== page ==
Content is SO 2006, as far as search engine optimization goes.
Everywhere I turn, the SEO discussions center on linking and link development. The appreciation of the value for inbound links to a marketer or publisher’s site is one of the reasons why there’s such corporate excitement over blogs and blogger relations, user-generated content, and tagging.
Instead of just extolling the value of links, I started to wonder what would happen if links weren’t so highly valued. Imagine if, in this “Twilight Zone” exercise, you woke up one day to find that the major search engines no longer used inbound links as a way to rank Web sites or other types of online content. The effect would be calamitous, on par with the Department of Treasury one day saying that greenbacks would no longer be valued as currency.
To see just how much the value of the link has appreciated, below are some of the ramifications of what would happen if links no longer mattered for search optimization:
Content would really become king. Keyword density, the imperfect science of including just enough of the most important keywords on any given page without spamming the search engines, becomes more important than ever. Title tags and other meta data rise in prominence so that no well-ranked site for any query that matters has the word “welcome” or “homepage” in it. Copywriters’ salaries skyrocket.
Anchor text, the text coded as a link, becomes mostly generic, as this too no longer needs to be optimized. Phrases like “buy now” and “click here” serve as the standard anchor text, as opposed to text that clearly dictates the link’s value proposition.
Google-Bombing, where a large number of sites link to one site with specific anchor text to influence search results, doesn’t exist.
Sitemaps -- namely the consumer-facing version that help search engine spiders crawl a site -- continue to serve their purpose. Despite the link value being negligible, they remain a useful way to offer content to the engines.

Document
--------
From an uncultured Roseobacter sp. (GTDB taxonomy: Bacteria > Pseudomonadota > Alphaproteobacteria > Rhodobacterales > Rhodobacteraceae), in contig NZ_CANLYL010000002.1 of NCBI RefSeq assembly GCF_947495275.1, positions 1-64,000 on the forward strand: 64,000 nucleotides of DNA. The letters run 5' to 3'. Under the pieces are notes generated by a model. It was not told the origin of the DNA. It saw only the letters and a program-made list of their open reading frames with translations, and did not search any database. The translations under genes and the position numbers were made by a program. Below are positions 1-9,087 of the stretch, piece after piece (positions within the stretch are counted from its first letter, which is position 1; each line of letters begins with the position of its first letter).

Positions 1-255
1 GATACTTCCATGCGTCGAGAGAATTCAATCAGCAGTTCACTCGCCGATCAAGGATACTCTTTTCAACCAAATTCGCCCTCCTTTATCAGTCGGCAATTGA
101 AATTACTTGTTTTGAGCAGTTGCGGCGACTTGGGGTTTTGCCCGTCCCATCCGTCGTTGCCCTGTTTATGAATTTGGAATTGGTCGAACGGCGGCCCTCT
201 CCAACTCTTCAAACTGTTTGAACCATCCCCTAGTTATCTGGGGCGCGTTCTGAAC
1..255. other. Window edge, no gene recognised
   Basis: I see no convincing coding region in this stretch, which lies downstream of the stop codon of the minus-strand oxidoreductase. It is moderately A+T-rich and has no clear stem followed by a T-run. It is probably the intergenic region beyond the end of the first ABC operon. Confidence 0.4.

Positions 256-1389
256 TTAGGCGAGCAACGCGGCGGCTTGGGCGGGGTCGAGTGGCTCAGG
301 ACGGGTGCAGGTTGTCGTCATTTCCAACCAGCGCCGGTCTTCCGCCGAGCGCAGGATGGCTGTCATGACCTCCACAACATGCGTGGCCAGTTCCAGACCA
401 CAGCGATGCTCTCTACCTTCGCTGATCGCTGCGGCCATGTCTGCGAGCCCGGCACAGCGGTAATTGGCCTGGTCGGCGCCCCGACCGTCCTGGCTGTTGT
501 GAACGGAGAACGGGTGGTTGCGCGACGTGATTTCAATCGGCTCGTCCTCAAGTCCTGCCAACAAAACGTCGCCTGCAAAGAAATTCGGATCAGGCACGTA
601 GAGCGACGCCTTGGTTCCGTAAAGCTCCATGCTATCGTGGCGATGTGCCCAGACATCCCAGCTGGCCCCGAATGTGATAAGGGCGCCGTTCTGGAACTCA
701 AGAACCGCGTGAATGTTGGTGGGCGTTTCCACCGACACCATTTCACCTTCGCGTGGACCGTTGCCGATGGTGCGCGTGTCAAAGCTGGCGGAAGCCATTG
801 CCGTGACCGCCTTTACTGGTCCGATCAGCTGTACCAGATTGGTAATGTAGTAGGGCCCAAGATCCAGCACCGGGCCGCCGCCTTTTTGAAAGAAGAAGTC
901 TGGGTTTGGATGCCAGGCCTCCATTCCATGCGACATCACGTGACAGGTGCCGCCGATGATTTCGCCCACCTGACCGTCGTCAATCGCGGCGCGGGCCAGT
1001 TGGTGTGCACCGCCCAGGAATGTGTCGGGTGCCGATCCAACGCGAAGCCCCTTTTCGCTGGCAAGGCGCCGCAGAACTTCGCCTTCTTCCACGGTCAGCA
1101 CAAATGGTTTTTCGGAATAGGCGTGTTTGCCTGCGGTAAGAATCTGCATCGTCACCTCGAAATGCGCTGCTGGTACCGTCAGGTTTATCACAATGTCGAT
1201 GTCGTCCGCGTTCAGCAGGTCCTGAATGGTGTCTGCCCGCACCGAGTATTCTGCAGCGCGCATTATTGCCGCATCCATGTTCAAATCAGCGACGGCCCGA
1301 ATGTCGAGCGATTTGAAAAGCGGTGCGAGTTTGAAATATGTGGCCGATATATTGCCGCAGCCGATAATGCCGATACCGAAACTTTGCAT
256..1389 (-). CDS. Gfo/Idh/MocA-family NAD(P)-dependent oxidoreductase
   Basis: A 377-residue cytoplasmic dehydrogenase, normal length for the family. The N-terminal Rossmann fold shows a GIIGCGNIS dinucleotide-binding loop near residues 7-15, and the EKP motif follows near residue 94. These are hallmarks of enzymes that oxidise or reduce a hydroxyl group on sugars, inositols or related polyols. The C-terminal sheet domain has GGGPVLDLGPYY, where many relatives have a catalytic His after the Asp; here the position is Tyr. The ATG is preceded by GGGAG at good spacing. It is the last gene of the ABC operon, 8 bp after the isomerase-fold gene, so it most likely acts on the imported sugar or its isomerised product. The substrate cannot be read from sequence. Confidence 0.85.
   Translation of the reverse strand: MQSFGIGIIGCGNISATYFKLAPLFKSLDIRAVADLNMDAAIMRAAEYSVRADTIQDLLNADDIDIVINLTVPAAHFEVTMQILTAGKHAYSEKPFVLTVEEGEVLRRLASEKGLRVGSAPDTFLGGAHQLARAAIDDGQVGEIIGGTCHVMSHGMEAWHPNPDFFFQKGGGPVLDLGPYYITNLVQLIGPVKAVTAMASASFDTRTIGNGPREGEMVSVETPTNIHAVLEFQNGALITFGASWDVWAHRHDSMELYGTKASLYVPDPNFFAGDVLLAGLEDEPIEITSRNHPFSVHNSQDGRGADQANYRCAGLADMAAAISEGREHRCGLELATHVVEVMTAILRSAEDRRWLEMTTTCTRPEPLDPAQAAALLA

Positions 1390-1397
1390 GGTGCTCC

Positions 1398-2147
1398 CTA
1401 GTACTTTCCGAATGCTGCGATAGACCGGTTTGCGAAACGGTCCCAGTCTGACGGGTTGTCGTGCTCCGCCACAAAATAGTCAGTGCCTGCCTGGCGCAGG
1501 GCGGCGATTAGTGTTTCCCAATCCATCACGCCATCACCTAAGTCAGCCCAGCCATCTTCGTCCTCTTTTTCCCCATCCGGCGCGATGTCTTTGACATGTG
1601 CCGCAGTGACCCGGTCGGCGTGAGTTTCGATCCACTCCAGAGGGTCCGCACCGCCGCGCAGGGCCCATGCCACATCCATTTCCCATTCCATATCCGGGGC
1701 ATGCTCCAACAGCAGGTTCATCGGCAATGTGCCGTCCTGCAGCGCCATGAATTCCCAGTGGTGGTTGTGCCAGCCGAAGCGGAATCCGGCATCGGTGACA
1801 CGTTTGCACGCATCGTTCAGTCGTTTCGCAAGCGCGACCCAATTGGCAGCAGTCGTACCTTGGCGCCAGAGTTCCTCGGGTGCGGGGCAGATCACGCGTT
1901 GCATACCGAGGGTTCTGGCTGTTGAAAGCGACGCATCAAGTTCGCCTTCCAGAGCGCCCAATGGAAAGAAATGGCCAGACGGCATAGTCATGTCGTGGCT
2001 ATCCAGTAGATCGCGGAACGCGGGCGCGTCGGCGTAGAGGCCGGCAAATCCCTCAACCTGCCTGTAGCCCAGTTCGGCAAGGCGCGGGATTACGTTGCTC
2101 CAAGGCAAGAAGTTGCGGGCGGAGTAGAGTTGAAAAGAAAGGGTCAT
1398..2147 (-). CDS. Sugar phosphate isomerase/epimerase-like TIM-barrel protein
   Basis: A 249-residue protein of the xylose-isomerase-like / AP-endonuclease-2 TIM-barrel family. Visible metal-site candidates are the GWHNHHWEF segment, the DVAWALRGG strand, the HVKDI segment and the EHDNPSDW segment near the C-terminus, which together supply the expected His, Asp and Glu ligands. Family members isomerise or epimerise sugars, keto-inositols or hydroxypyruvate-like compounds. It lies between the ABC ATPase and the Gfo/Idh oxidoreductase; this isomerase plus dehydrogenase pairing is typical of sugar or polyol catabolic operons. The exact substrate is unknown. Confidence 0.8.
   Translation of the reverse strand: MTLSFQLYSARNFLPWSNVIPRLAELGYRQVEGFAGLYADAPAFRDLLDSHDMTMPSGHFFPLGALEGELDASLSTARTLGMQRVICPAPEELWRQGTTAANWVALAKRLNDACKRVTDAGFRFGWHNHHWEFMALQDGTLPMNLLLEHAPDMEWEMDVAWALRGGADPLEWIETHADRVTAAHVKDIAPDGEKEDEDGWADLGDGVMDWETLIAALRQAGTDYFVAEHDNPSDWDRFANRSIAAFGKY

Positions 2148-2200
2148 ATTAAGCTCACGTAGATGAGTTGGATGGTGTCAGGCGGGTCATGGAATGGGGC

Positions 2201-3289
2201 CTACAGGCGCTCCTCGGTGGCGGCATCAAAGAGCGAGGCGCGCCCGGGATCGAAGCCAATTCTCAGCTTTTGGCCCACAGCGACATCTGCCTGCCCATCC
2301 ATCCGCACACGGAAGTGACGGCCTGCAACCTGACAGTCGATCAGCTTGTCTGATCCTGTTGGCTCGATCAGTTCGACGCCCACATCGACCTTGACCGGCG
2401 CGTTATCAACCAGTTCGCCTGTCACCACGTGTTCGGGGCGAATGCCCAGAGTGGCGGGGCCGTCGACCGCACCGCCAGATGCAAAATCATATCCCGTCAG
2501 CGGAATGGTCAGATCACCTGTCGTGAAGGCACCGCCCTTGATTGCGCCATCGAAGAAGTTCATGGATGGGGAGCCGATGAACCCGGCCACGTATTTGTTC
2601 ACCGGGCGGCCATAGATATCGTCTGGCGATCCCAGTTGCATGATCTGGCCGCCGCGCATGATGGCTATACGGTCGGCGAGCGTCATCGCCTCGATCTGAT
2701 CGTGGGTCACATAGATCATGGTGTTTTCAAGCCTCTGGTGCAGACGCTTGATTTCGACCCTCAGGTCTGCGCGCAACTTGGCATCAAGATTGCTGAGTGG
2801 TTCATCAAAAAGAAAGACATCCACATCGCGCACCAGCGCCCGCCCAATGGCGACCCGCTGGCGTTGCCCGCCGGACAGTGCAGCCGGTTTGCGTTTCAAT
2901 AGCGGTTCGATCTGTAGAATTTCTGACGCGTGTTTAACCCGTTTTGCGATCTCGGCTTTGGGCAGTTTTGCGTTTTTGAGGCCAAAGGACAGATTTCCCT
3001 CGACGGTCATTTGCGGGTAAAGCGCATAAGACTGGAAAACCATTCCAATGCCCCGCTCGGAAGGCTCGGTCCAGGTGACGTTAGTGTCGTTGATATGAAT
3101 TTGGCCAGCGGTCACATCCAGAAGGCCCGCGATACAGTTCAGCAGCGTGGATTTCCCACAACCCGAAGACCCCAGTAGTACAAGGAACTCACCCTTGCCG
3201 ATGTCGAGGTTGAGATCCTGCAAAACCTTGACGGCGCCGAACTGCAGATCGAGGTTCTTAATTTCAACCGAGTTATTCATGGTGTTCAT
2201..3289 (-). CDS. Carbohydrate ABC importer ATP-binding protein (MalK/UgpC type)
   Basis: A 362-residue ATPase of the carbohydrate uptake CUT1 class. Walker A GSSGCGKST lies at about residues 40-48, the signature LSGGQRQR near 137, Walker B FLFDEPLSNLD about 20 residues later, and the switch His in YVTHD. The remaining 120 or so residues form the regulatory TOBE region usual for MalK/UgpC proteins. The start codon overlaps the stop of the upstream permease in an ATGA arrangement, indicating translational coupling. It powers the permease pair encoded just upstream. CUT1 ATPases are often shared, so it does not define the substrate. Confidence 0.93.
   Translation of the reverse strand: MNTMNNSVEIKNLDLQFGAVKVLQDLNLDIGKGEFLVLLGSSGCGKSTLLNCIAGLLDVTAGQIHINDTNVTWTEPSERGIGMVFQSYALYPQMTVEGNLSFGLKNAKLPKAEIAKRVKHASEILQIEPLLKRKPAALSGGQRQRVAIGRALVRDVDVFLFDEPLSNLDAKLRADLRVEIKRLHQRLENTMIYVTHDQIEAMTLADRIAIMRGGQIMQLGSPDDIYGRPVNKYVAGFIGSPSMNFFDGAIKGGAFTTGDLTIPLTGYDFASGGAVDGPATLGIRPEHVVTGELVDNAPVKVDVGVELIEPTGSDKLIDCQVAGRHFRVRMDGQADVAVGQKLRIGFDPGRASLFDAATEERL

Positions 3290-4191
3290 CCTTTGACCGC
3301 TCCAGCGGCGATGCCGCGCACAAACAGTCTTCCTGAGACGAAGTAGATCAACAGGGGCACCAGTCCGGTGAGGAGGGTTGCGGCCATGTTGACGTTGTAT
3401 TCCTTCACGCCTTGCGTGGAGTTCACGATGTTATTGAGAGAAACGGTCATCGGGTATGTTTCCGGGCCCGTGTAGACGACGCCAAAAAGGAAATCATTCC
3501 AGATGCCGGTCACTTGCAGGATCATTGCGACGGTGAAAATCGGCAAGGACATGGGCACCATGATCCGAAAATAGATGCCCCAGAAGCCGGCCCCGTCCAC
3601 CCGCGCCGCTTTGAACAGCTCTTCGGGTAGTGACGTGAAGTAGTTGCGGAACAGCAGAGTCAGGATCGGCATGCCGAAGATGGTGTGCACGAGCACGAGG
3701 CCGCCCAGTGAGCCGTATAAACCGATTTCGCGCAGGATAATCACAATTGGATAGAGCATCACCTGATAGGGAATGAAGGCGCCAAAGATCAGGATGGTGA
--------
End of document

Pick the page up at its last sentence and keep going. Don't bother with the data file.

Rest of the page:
Press releases stop including links back to the originating company’s site since it isn’t worth the trouble, even though reporters and others reading the releases grew to like the linking. The social media release and its cousin, the social media press release, die in their infancy.
Social media becomes much more about self-expression rather than connecting with others. The motivation for forming communities, planned or ad hoc, falls off precipitously with no added incentive to link to others.
Blog adoption by corporations and business professionals gradually increases as a way to create content and communicate and solicit consumer feedback, but readership is difficult to build and sustain without blogs’ prominence in search engine results.
Tags exist as a way to classify content, but they’re not promoted by marketers or publishers, as the content is just as easily classified under a hierarchical taxonomy. Many publishers thus stick with the top-down approach.
Digg, which gained prominence as a way to rank news stories, is bought by a major search engine after its technology is improved to prevent gaming the system. With links unimportant, this becomes the only way for other users to influence a site’s search rankings. The sport of manipulating results this way becomes far more widespread than Google-bombing ever was.
Wikis are used for developing content-rich encyclopedias on every topic imaginable. As image and video search improve, “photowikis” and “videowikis” also become wildly popular for publishers and marketers, and online museums spring up as a way to organize multimedia content. Wikipedia remains well-ranked for its content, but for subjects with little information available, it’s nowhere to be found in natural results.
Much of this feels like a bad dream, and we’re fortunate that this is all science fiction. While search engines can at any given time change the value of inbound links in their algorithms for organic search rankings, and publishers can also add a “nofollow” tag for links they wish to devalue (read a treatise on those tags from Loren Baker at Search Engine Journal), the humble link keeps expanding its empire, spanning search engines and social media. Long live the link.